Thursday, November 18, 2010

Did Wes Clark Almost Start World War III?

That's the inference being made by James Blunt in a new interview with the BBC. Blunt is probably best known in the United States for his soft rock hit single “You're Beautiful”; but before making his mark on the airwaves, Blunt was a cavalry officer in the British military. In 1999 he was leading troops as part of the NATO mission in Kosovo aimed at halting the fighting between the Kosovars and Serbian forces. A key point in the NATO strategy to establish security in Kosovo was to gain control of the airfield outside the capital, Pristina; but in a surprise move Russian forces swept through Kosovo and seized the airfield ahead of the NATO troops. While the Russians were supposedly part of KFOR, the international alliance that had come together to halt the fighting in Kosovo, suspicion ran high in the US/NATO command that the Russians were in fact trying to hinder the KFOR mission on behalf of their traditional allies, the Serbians who feared Kosovo would breakaway from Serbia (a fear that turned out to be correct).

According to Blunt, General Wesley Clark, then the NATO Supreme Commander Europe, ordered NATO forces to attack and “destroy” the Russians and take control of the Pristina airfield by force. Blunt, who was at the head of the NATO column approaching the airfield, would have led the attack, but the orders seemed so crazy to him that he called up his own superior officers for clarification. Commander of the British forces, General Sir Michael Jackson ordered Blunt and his troops to stand down, saying: “I'm not going to have my soldiers be responsible for starting World War III.” The NATO troops instead encircled the airbase; the Russians, who had rushed into Pristina in such a hurry that they didn't bring enough supplies for a siege offered to share command of the airbase two days later.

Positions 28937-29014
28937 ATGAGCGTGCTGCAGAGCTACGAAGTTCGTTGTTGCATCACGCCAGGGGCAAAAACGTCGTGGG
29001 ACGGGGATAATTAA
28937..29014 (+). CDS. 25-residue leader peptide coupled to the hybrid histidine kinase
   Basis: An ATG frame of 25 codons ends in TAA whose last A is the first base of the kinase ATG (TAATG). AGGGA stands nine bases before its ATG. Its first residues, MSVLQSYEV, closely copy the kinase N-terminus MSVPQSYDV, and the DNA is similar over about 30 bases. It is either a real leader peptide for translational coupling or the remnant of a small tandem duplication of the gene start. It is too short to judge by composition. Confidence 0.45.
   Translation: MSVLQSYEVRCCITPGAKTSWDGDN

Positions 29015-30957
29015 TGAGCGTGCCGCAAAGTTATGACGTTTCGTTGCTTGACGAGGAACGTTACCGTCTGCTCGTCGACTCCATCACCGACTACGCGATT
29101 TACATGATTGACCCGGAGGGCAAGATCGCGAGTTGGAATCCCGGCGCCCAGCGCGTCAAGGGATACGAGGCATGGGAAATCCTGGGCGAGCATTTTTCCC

Now frankly I've always thought of Wes Clark as one of the better voices out there on foreign affairs, but his command to attack the Russians is just daffy and very possibly could have led to WWIII. I'd be tempted to doubt Blunt, except for the fact that Jackson backs up his account, and if you remember any of the news accounts from the KFOR mission, then you remember that Sir Mike Jackson was most definitely a no BS kind of guy.

For his part, Blunt says that even if Jackson had not backed him up, he still would have refused General Clark's order to attack the airfield and the Russians, even though it likely would have meant his court martial, since the orders were so blatantly reckless. He explained to the BBC that a “sense of moral judgment is drilled into us as soldiers in the British army” as to why he would have refused Clark's orders.
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